hapu


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hapu

(ˈhɑːpuː)
n
(Peoples) NZ a subtribe
[Māori]
References in periodicals archive ?
Summary statistics for the HAPU outcome variables and model covariates were examined.
The low prevalence of HAPUs created an excess number of units without HAPU and right skew of the distributions.
This standard set of predictors included average patient age, percent of medical patients, average number of patients in HAPU prevalence studies (a measure of unit size), hospital ownership type (government, corporate system, for-profit, and other not-for-profit), and teaching status.
Interactions of significant RN workload, expertise, and HAPU processes of care main effects were also tested.
32) units participating in HAPU prevalence studies per hospital (ranging from 1 to 14 units).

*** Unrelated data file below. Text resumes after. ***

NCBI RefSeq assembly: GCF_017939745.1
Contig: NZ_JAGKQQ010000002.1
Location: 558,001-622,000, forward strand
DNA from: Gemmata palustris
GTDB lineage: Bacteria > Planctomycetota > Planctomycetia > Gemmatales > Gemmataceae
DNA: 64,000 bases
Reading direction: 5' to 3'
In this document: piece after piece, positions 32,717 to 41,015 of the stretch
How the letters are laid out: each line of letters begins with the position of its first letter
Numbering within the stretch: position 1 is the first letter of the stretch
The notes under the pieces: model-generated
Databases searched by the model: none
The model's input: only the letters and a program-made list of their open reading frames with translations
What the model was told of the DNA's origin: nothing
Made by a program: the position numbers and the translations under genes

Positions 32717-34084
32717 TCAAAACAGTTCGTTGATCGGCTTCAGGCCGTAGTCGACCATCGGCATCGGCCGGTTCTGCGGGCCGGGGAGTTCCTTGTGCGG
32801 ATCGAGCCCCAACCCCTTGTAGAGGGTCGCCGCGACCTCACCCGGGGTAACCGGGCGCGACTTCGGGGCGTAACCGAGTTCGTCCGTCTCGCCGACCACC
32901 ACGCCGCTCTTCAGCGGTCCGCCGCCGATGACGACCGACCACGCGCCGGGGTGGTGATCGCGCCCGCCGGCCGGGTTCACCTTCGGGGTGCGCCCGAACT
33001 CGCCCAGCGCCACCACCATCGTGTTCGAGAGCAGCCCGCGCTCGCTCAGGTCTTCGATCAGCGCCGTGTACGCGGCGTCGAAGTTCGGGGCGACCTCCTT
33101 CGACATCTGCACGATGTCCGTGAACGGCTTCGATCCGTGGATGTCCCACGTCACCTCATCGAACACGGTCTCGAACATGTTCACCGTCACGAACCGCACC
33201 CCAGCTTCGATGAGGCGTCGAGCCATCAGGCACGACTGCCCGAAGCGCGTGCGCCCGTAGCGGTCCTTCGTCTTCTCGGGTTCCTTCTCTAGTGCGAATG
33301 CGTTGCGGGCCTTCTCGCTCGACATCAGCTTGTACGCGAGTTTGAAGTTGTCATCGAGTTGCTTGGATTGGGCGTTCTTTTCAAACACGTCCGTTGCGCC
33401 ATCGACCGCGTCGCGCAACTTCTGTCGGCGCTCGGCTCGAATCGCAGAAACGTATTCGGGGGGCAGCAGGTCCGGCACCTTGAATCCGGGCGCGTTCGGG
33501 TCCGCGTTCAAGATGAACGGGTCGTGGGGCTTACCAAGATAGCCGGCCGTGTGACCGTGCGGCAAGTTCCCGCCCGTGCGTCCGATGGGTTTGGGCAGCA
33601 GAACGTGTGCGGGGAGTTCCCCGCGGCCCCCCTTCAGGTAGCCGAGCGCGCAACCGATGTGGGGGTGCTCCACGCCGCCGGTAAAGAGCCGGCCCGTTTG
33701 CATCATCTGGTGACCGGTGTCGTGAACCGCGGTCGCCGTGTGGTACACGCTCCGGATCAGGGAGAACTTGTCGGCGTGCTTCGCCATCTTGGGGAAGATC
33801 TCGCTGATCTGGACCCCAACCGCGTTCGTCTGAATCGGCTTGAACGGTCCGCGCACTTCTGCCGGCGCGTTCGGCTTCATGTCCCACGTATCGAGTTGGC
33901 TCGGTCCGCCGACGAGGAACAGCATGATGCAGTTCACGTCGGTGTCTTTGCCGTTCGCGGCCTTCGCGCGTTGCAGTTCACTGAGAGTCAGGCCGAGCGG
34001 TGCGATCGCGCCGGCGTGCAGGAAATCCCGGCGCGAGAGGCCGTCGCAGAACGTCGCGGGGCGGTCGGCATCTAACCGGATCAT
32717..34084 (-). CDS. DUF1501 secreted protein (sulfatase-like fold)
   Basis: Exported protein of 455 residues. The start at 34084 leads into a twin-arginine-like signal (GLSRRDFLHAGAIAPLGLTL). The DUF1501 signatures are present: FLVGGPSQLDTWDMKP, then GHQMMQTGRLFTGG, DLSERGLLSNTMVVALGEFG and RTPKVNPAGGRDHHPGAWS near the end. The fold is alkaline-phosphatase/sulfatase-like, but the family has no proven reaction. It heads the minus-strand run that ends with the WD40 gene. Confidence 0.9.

The estimated percent change in HAPU for one standard deviation increase in the respective predictor variable (Poisson regression findings) and the odds ratios (ORs) for the covariates' effects on the probability of belonging to units without HAPU events (logistic regression findings) are detailed in the table.
Of these, the strongest predictor was shorter LOS, with one standard deviation increase in LOS predicting an estimated 23 percent more HAPU (an average increase from 2.
The logistic regression showed longer LOS at the time of the study was associated with a decrease in the percent of units without HAPU 11+ from 38 to 21 percent.
Model 2A revealed that increased LOS and percent contracted hours predicted more HAPU-Any Stage, while increased total HPPD, patient (bed) turnover, and years of RN experience predicted fewer HAPU.
For example, having 25 percent at risk of HAPU at 2 hours of licensed care results in a prevalence of about 2.
When RNs with greater years of experience were not available, HAPU rates were lower on units staffed by employee RNs, when compared to units with a combination of regular staff plus contract or agency nurses.